And then there’s the fact that while we may disparage George W. Bush and heap scorn on him, we still love America. We have studied there; have children who dream of Columbia and Harvard; relatives who run motels and newspaper stands or, at the very least, we have memories of a childhood vacation to Disneyland. In the strange new subculture that globalisation has given birth to, we are as much at home with Shah Rukh Khan as we are with Tom Hanks and Bruce Willis. A certain kind of Americanisation has been blended into our formative years to create a unique masala mix. We are firmly rooted in our Indianness, in our Hindi music, our classical dances, our A.R. Rahman and our cricket. Yet, we can crossover without self-consciousness from Bharat Natyam to Bruce Springsteen.
If there is anything we didn’t like about America, it was the fact that its people never treated us with the respect and recognition that we thought was our due. But ignorant assumptions about our land and culture were slowly challenged by successful Indians who grew roots in America and changed those perceptions forever. Forbes lists of millionaires and billionaires suddenly saw an explosion of Indian entries. And as Indians or people of Indian origin took over as CEOs of MNCs and banks, made a mark in Hollywood, and wrote books that made it to the New York Times bestseller lists, it was impossible for Americans to treat Indians as small-town hicks.
In some ways, for many Indians, the nuclear deal is simply an extension of this change. It’s recognition by the US that we think should have come long back and a certain sense of vindication that India-Pakistan have finally been de-hyphenated by Washington. So, if India was once the land of the pitiful poor, it is now the dreaded, even feared country, that can take away American jobs. And, the outsourcing debate means everyone has heard of Bangalore.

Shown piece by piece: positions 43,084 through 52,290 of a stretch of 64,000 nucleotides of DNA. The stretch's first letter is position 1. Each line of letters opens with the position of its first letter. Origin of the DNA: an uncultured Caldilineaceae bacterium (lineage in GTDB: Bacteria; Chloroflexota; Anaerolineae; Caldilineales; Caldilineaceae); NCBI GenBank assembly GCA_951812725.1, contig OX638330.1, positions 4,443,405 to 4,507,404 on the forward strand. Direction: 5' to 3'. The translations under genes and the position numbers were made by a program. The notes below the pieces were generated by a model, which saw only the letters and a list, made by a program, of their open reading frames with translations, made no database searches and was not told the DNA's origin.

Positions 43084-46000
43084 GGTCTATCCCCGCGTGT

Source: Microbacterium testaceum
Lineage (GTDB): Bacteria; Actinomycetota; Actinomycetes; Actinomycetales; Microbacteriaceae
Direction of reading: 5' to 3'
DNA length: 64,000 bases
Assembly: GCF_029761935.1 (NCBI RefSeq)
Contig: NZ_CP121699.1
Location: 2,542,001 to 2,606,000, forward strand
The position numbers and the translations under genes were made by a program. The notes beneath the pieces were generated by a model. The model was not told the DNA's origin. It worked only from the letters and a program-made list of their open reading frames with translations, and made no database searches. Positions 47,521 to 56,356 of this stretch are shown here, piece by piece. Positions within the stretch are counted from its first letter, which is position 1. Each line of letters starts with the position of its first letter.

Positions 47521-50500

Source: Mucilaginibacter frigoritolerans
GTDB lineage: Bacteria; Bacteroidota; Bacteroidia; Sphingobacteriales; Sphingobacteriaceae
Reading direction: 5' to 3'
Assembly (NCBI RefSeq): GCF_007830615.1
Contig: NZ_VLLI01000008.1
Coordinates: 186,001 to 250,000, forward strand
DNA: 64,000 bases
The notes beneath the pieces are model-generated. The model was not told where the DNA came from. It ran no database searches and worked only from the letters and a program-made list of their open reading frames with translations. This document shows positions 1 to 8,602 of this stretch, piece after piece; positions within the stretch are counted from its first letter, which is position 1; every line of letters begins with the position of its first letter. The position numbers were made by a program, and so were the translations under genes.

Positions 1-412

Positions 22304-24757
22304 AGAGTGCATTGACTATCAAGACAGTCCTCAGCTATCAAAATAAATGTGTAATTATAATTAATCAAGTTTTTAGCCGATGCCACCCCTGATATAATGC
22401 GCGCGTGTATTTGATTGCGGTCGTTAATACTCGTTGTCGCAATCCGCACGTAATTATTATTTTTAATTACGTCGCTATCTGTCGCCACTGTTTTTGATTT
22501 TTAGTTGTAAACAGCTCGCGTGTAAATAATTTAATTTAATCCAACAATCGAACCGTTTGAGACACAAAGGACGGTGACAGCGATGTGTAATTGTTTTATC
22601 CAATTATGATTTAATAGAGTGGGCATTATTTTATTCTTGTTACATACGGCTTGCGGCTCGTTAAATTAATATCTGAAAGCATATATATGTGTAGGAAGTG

And it is in Bangalore that the BJP must ask itself whether it remembers the words of its own former Prime Minister who first described India and America as “natural allies”. The BJP may have raised legitimate questions over whether the 123 Agreement was drafted on equal terms and whether India’s right to test has been infringed. The political scrutiny has kept Indian diplomats on their toes, and that is something the Opposition can — and should — take all credit for.
But if Manmohan Singh and George Bush ink the deal later this month, does the party that first started the process of partnership really want to seem like the surly outsider? Should a nationalist party risk being seen on the same side as China and Pakistan? Should it risk making an ultra-nuanced argument on the nuclear deal — that for all its finesse makes the party sounds like a poor loser? On the eve of elections, would the BJP not be much better off taking on the UPA on issues of inflation, terrorism, governance? These are issues that matter to the people and issues that the UPA has clearly failed on.
Otherwise, just as the BJP charges the UPA with being paralysed in its pursuit of the nuclear deal, it, too, will be guilty of the same fault. This is now a done deal. And the BJP must find a new centrepiece for Campaign 2009.
(Barkha Dutt is Group Editor, English News, NDTV)